Remember when you were a child, and you loved to push up into a Wheel Pose without thinking twice about it? Now, it requires a little more effort and preparation in order to feel that same accomplishment. The Wheel Pose, also known as Urdhva Dhanurasana in Sanskrit, which means “Upward-facing Bow,” is a more advanced pose, as it stretches the entire body.
It requires you to have strength in your arms, legs, core and requires the Yogi to be flexible. In order to be able to reach this full backbend, you need to have proper alignment and need to build-up the flexibility and strength required.
Making sure to have an open back and open shoulders is a key so that you are not using force to push your body up and risk exposing yourself to an injury. With that, we have selected some key poses to help you prepare for your next step in accomplishing Wheel Pose.
Cobra, also known as Bhujangasana, allows the back to bend; and, strengthens and stretches the muscles in the core, the arms and the shoulders. It also helps create a supple spine and condition your upper torso for backbends.
To practice this pose, lie on your chest with your legs stretched out. Engage the muscles in your thighs, buttocks, and calves, then lift off your head and chest pushing up with your arms. Eye gaze should be tilted upward, and your shoulders should be away from your ears.
The Camel Pose or Ustrasana is similar to the Cobra Pose. It stretches out the thigh muscles, but also creates great flexibility in the spine; it opens up the entire front of the body. It is a great pose to move to once you have done a few cobras to warm up.
Begin in a kneeling position, push up and keep your thighs hip-width apart and push your hips forward, while supporting your back with your hands. Then, carefully reach back one hand at a time to touch the heels of your feet.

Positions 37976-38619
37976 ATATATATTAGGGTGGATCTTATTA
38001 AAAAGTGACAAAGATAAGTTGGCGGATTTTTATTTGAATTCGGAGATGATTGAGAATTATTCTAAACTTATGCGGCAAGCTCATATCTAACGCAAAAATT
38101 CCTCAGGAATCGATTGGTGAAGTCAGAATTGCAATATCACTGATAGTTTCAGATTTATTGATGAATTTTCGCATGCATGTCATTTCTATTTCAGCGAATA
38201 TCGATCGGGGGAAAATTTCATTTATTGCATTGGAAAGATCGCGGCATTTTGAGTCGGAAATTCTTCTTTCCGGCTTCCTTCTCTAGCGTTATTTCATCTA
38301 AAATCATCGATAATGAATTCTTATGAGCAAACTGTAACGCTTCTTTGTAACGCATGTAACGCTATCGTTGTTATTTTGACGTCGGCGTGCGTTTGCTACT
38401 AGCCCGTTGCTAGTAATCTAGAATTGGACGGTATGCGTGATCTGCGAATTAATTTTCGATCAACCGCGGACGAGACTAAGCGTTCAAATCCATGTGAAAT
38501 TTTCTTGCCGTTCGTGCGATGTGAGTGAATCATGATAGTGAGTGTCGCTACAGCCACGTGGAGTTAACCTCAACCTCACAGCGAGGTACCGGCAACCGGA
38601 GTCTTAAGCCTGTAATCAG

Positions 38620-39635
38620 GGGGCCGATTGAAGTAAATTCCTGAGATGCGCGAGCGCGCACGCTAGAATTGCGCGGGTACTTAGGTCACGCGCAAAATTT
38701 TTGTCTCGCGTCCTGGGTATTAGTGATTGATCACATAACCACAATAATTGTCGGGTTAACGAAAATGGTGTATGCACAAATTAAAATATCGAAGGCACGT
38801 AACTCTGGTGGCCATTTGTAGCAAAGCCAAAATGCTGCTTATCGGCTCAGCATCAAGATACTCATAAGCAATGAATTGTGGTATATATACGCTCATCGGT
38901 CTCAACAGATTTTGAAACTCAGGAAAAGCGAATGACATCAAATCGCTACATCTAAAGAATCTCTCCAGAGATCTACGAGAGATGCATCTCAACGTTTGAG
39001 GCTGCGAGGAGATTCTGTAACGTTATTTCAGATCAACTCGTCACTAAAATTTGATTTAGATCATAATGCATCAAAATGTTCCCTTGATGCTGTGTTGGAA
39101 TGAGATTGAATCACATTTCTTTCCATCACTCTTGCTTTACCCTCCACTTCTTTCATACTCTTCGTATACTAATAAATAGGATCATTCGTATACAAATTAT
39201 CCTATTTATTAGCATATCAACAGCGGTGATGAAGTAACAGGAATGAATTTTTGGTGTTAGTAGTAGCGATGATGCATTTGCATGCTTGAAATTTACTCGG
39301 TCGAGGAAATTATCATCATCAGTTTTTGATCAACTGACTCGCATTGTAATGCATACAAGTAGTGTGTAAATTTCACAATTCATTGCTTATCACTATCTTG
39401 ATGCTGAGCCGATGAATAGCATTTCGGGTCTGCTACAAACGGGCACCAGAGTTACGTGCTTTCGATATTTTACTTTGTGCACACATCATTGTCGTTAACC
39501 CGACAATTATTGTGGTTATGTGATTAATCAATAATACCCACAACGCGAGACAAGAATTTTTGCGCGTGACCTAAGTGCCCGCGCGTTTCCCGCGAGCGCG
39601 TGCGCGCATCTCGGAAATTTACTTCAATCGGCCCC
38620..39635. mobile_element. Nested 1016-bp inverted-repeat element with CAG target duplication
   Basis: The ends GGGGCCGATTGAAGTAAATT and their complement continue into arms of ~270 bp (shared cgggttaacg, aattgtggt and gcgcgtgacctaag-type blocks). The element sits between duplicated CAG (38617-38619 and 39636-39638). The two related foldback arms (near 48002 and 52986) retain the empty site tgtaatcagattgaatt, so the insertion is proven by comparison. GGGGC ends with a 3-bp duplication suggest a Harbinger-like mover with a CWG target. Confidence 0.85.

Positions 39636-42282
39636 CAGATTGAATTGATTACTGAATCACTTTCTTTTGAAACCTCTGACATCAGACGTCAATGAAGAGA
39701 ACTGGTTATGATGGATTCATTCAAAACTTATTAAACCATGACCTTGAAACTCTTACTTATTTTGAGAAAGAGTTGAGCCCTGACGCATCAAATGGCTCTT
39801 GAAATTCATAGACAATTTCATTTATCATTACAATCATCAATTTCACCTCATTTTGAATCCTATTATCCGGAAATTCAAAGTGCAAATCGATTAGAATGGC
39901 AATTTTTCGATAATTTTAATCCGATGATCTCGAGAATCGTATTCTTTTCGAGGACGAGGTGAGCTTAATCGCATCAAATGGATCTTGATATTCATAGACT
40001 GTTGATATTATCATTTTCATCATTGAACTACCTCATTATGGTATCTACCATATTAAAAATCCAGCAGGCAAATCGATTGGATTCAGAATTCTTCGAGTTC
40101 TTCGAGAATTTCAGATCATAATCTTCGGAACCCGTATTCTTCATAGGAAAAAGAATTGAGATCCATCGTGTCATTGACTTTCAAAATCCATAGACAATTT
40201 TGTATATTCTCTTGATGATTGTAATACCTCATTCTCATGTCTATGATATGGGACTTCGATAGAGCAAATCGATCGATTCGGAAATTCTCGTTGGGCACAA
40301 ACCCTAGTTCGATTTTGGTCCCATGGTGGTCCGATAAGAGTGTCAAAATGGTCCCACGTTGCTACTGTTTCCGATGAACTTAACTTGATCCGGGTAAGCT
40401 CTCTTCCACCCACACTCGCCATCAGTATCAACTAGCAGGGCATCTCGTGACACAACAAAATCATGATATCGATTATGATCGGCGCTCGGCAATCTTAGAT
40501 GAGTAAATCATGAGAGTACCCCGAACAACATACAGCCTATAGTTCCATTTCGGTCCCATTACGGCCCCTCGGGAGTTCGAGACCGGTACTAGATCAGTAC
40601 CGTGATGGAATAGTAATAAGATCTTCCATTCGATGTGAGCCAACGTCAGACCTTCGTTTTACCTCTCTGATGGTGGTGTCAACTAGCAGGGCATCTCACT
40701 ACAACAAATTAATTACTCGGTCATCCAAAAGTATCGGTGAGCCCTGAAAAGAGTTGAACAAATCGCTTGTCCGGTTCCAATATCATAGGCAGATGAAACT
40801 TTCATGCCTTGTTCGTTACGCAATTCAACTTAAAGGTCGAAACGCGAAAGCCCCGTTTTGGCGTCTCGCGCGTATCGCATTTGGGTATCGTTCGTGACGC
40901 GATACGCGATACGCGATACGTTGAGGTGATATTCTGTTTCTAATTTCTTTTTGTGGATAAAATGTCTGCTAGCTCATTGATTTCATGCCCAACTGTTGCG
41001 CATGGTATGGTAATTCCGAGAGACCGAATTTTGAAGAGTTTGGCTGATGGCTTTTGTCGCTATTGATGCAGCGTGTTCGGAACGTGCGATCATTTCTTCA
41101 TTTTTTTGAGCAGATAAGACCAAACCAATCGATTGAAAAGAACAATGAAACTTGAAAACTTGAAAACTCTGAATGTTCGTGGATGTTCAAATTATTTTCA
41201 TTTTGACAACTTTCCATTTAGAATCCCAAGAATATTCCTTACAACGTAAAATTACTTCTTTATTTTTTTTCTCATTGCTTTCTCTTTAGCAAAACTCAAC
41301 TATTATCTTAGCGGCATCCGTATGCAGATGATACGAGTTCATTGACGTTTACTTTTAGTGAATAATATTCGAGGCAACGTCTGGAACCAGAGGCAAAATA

Also known as Dhanurasana, this is another great pose to aid in strengthening your thighs and increasing flexibility in your spine. Since the Bow Pose is actually quite similar to the Wheel Pose, you’re one step closer to your end goal.
Lay on your belly and bend your knees so that your toes are pointing up to the ceiling. Reach back with each hand and grab onto the outer ankles of each foot. Breathe in and lift your chin and chest off the mat.
Now that we have worked on the flexibility of the back in the last few poses, we can focus a bit on strengthening the quadriceps muscles of the leg. This pose also creates balance and core awareness, a key factor when wanting to perform a Wheel Pose.
Begin in a lunge position and lower your legs to the floor, maintaining your posture. On the floor, push your hips toward the front of the mat to deepen the stretch in your quad. Switch to the other side.
Now that you have increased strength and flexibility, let’s move onto the Bridge Pose, or Setu Bandha Sarvangasana, the pose that will lead you directly into a Wheel Pose. Build up confidence through this pose as it helps build core strength, lengthens the spine and strengthens the quad muscles.
Lie on your back with legs brought up so that the heels are close to the buttocks. Engage both to lift off with the hips into the air, pressing the arms and shoulders into the earth.
Once you feel you have gained enough strength and flexibility to move forward, you can move straight into a Wheel Pose. Turn your hands over so that your palms are right by your ears. To begin, you can push up and rest on your head until you feel ready to push up farther.
Once you have mastered the Wheel Pose with both legs firmly on the ground, you can choose to go to another level by lifting one leg off and holding it in the air for a more advanced pose.
Remember, in order to have enough strength and flexibility to reach a Wheel Pose, you will want to focus on practicing poses that will open and strengthen the thighs, add flexibility to the spine, stretch and strengthen the chest and shoulders. Keep practicing, and you will get there.